Southern fox squirrels differ in their habitat requirements from northern fox squirrels, despite being the same species.  The former prefer mature longleaf pine savannahs with fingers of oak forests, while the latter thrive in oak/hickory woods.  Fox squirrels are declining in Georgia because longleaf pine savannahs were largely replaced with shorter rotation loblolly pine tree farms.  Lumber companies harvest loblolly pines every 50 years which is not enough time for trees to develop snags.  The Trees are also planted closely and fire is suppressed.  Gray squirrels are more abundant today in state because they’re well adapted to the dense young forests that have sprouted on abandoned agricultural lands.  Gray squirrels escape predation by jumping from tree top to tree top, while fox squirrels prefer to dash on the ground as far as they can before retreating to a tree.  Though clumsy in trees compared to their smaller cousins, their larger size allows them to put up more of a fight, if a predator catches up to them.  This difference in behavior explains why gray squirrels occur in closed canopy forests, and fox squirrels prefer open parkland forests.  For this reason I think fox squirrels were more abundant in this region during the Pleistocene when open environments were common.  Areas managed for red-cockaded woodpeckers should benefit fox squirrels.  Forest managers used longer rotations and fire to maintain the bird’s required habitat.

Red Cockaded Woodpecker–(Picoides borealis)

Photo of a red cockaded woodpecker from google images.  All the photos in this entry are borrowed from there.

Thirty years ago, this bird was on the verge of extinction, despite having formerly been common throughout the south.  Fire suppression and short forest management rotation nearly caused the death of this species.  Young pine trees never develop the soft rot that red cockaded woodpeckers need for boring nesting cavities.  As a defense mechanism, red cockaded woodpeckers constantly peck wells below their nesting cavities from which pine sap continously flows.  The pine resin repels rat snakes–their number one predator.  For this defense mechanism to work, live trees are a must.  And without fire hardwood understory reaches the level of the nesting cavity allowing flying squirrels, and other predators easy access.  Flying squirrels will decimate red cockaded woodpecker nests.

In a successful effort to save the birds, scientists identified habitat requirements and some suitable land was set aside and managed using prescribed burns and longer tree harvest rotations.  Birds were relocated to the best habitat, artificial nesting boxes were installed to supplement the shortage of good nesting trees, and flying squirrel exclusion devices were used.  In many protected areas red cockaded woodpecker family groups (family groups consist of 2-10 individuals) have increased dramatically to the point where it’s no longer necessary to provide artificial nests or to protect them from flying squirrels.  At SRS for example the population grew from 1 family group in 1987 to 30 by 2003.

Sandhill Crane–(Grus canadensis)

These impressive birds grow to 5 feet tall.  They prefer to nest in grassy marshes adjacent to prairies or savannahs.  The real life version of Sesame Street’s Big Bird used to be common, but since grasslands and wetlands have declined so have the birds.  Georgia’s population includes a permanent one consisting of small family groups, and large congregations of winter migrants.  They’re omnivorous feeding on insects, crayfish, mice, snakes, frogs, worms, acorns, fruit, roots, and farmer’s crops.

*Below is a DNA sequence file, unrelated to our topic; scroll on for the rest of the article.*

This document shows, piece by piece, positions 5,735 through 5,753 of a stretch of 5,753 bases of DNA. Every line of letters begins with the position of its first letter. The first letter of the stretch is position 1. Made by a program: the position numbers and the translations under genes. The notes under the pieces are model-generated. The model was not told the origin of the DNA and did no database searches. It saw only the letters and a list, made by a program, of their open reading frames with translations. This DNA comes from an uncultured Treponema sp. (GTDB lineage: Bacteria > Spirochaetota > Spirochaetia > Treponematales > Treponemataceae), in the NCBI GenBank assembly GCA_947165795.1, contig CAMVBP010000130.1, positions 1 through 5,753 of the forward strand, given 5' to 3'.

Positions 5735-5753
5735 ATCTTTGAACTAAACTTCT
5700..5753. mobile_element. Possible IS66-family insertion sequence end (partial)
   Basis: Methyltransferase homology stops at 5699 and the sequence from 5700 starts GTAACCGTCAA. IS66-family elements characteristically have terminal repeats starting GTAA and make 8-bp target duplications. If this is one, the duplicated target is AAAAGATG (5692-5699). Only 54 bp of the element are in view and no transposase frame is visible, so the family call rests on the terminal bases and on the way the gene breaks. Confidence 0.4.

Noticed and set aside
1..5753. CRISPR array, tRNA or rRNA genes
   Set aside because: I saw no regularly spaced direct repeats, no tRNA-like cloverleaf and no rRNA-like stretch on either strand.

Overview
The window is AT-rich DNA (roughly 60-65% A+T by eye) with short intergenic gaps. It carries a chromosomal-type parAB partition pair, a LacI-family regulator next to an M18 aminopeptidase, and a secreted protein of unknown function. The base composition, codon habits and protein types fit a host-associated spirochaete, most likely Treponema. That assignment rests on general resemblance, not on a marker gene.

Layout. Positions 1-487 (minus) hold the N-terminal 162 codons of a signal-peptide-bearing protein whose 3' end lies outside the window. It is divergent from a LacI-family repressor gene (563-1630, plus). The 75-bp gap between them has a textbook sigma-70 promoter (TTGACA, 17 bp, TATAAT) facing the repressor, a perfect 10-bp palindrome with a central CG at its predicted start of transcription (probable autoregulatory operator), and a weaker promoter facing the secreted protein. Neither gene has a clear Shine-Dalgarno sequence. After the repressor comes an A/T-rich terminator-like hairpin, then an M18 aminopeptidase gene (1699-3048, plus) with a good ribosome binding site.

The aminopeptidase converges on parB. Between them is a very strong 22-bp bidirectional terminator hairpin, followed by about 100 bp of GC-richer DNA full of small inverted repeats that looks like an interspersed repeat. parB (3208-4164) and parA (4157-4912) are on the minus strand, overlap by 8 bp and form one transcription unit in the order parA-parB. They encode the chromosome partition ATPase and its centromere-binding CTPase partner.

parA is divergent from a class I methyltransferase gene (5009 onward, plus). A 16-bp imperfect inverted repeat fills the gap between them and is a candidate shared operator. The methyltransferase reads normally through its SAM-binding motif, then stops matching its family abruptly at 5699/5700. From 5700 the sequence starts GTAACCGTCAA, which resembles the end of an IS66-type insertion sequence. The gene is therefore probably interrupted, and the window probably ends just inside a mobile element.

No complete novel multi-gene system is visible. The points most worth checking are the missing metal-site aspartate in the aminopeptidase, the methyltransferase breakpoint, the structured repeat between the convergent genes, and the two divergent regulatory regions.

Bachman’s Sparrow–(Peucaea aestivalis)

Another inhabitant of open pine savannahs that is declining in abundance.  I heard this bird’s song on a youtube video and recognized it as one I’ve heard.  Evidentally, the sparrow still occurs in Augusta.

Indigo Snake–(Drymarchon corais)

This snake grows to 9 feet long, making it the longest serpent in North America.  They’re rare because their habitat has been fragmented, and they need large ranges.  They hunt during the day and retreat into gopher tortoise burrows at night.  A wide variety of prey is taken–other snakes including venemous ones, small mammals, birds, frogs, and fish.  Indigo snakes don’t kill by constriction or envenomation, but instead bite the head of their prey and thrash, breaking the spines of the small creatures.  Their metabolism is faster then that of most other snakes.

Gopher Tortoise–(Gopherus polyphenus)


Gopher tortoises depend on a frequent fire regime to spark the growth of the kinds of plant they eat.  They also like sandy soil that makes it easy for them to dig their elaborate tunnel systems.  They’re a keystone species–over 60 vertebrates and invertebrates depend on their burrows for shelter.  (See also my article–“The Giant Extinct Tortoise, Hesperotestudo crassicutata, must have been able to survive light frosts” from my April or March archives)

Popular game animals such as white tail deer, turkey, and quail thrive in longleaf pine savannahs.  Savannahs were a favored habitat of many extinct Pleistocene species as well including mammoth, long horned bison, horses, llamas, Harlan’s ground sloth, hog nosed skunks, giant tortoises, and others.